Great White Makes Marathon Swim A 12,400-mile journey by a great white shark puts a snag in the theory that the animals stick close to established feeding grounds. The trip is bolstering claims that the sharks need worldwide protection.
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Great White Makes Marathon Swim

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Great White Makes Marathon Swim

Great White Makes Marathon Swim

Great White Makes Marathon Swim

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  • <iframe src="https://www.npr.org/player/embed/4948212/4948423" width="100%" height="290" frameborder="0" scrolling="no" title="NPR embedded audio player">

A map of the shark's journey across the Indian Ocean, from South Africa to Australia. Science hide caption

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Science

Shark P12 surprised researchers when tracking data revealed she had traveled from South Africa to Australia and back -- an unheard of feat for a great white. M. Meyer/Marine and Coastal Management hide caption

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M. Meyer/Marine and Coastal Management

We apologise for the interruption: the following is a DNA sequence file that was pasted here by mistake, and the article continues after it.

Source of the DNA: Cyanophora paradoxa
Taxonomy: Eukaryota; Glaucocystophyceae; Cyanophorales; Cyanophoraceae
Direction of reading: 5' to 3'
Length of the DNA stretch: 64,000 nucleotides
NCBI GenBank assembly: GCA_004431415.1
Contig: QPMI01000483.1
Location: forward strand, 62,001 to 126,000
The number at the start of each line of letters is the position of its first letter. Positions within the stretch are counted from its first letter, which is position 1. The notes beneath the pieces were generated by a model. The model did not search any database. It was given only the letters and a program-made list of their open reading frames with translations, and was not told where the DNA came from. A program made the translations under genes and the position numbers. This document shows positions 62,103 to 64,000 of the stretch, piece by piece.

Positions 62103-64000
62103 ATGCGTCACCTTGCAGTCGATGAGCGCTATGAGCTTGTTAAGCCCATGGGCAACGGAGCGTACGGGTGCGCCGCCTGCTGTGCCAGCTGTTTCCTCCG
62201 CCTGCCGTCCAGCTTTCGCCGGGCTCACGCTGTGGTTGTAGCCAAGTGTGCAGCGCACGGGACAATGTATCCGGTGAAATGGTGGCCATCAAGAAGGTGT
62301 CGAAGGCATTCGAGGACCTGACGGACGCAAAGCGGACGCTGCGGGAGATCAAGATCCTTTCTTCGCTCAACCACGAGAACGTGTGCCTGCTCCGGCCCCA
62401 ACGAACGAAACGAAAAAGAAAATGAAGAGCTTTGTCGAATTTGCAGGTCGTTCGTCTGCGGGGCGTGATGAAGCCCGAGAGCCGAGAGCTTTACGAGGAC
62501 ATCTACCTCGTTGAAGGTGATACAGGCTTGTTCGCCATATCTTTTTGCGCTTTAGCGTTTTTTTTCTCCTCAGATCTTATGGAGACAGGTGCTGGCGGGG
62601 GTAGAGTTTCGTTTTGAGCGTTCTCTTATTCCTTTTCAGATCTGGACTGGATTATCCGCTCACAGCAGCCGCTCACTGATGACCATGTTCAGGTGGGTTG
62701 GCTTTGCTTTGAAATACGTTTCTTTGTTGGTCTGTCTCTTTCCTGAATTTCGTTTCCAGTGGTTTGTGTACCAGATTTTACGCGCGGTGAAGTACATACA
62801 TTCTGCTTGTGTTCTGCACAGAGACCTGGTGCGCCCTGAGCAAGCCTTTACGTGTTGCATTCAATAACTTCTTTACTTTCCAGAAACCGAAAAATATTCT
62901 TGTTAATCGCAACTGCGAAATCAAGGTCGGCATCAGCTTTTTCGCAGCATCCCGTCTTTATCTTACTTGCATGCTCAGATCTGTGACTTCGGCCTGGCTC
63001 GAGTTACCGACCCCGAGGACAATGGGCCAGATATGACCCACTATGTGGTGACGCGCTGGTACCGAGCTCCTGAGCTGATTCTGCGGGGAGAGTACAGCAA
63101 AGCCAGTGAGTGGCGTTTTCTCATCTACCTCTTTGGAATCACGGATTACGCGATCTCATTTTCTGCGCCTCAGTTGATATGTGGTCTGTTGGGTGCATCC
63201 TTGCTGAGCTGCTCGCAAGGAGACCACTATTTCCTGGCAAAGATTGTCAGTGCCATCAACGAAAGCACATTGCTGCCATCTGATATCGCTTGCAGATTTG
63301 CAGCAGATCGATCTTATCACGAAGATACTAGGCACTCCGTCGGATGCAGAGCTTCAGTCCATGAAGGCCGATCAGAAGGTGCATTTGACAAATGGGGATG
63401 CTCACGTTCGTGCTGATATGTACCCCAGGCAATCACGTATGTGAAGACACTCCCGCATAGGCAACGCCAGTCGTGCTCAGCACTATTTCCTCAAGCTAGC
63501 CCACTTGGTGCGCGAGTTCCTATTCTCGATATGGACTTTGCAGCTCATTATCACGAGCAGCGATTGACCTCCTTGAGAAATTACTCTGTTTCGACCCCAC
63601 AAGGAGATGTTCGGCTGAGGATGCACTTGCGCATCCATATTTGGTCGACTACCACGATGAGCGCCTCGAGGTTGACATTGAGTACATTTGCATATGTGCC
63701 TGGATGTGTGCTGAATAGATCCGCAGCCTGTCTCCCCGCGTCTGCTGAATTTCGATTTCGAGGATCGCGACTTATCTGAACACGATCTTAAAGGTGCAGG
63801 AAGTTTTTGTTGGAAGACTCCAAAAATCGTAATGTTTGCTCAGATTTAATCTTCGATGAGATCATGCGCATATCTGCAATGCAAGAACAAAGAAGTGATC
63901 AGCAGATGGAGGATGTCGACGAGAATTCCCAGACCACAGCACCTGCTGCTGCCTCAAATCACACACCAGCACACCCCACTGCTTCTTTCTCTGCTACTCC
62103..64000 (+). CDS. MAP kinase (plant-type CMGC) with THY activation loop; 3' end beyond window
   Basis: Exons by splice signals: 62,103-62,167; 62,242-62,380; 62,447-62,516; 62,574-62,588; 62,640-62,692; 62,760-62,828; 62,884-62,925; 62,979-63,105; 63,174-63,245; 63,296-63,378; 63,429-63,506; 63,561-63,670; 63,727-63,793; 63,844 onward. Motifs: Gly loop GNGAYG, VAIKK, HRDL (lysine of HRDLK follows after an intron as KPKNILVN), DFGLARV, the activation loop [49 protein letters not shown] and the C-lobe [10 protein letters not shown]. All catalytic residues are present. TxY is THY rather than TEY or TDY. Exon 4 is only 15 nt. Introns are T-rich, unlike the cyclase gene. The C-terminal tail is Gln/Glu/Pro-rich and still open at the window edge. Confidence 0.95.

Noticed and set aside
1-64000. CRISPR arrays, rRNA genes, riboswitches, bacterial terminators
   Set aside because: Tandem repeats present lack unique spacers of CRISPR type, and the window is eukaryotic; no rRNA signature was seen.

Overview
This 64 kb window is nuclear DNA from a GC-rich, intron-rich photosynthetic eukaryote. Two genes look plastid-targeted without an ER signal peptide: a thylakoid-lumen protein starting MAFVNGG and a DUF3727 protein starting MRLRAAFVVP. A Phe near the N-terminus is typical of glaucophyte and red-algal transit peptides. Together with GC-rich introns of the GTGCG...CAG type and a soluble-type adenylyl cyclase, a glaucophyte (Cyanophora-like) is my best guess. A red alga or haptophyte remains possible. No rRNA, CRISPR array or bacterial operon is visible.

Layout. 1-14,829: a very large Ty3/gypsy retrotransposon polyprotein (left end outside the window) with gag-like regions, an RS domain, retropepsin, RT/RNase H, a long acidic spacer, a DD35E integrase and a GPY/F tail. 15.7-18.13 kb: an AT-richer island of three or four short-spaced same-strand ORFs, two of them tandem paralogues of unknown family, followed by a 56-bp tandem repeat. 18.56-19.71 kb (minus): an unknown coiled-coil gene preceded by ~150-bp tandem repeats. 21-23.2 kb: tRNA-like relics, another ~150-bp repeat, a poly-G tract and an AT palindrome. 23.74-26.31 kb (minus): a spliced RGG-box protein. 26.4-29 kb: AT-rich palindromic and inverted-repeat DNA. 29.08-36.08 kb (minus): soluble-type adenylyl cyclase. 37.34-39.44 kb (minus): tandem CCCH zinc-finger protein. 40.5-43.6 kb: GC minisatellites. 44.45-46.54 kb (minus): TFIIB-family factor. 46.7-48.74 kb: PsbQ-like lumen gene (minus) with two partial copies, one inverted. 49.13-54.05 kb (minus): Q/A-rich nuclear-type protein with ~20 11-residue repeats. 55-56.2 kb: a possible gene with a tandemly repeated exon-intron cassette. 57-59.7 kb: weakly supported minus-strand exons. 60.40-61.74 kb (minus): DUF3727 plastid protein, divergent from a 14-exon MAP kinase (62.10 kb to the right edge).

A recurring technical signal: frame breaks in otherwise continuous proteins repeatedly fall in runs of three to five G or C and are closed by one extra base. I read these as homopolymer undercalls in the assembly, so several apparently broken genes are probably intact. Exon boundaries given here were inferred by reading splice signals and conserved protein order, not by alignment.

Great white sharks were once known as the terrors of the sea. But in recent years the market for the fins, jaws and meat of these sharks has exploded. As a result, in some parts of the world, it's now illegal to kill great white sharks.

Proposals to institute worldwide protections for these sharks have been opposed by fishermen who argue that great whites rarely stray from coastal feeding territories. But a new study in the journal Science finds that great whites move farther and faster than many had thought possible.

Ramon Bonfil, a marine biologist with the Wildlife Conservation Society and co-author of the study, tagged 30 sharks near the coast of South Africa. The probes recorded thousands of measurements a day, monitoring water temperature, changes in direction, depth, speed and light.

Some of the tagged sharks, as expected, stayed near established feeding grounds. Others, less expectedly, swam back and forth through thousands of miles of African coastal waters. But one shark, identified as P12, did something seemingly impossible -- it swam to Australia and back, covering 12,400 miles in less than nine months.

The shark's journey puts a snag in the theory that great whites stick close to established feeding grounds and bolsters claims that the animals need more than piece-meal protections. The sharks are protected near their feeding grounds in Australia and South Africa, but not in the open ocean where it appears some do travel.

The new study has already had an impact. Several months ago, P12's marathon was reported to delegates at the U.N. Convention on International Trade in Endangered Species. The group formally declared the great white shark a threatened species and is now closely monitoring the shark trade.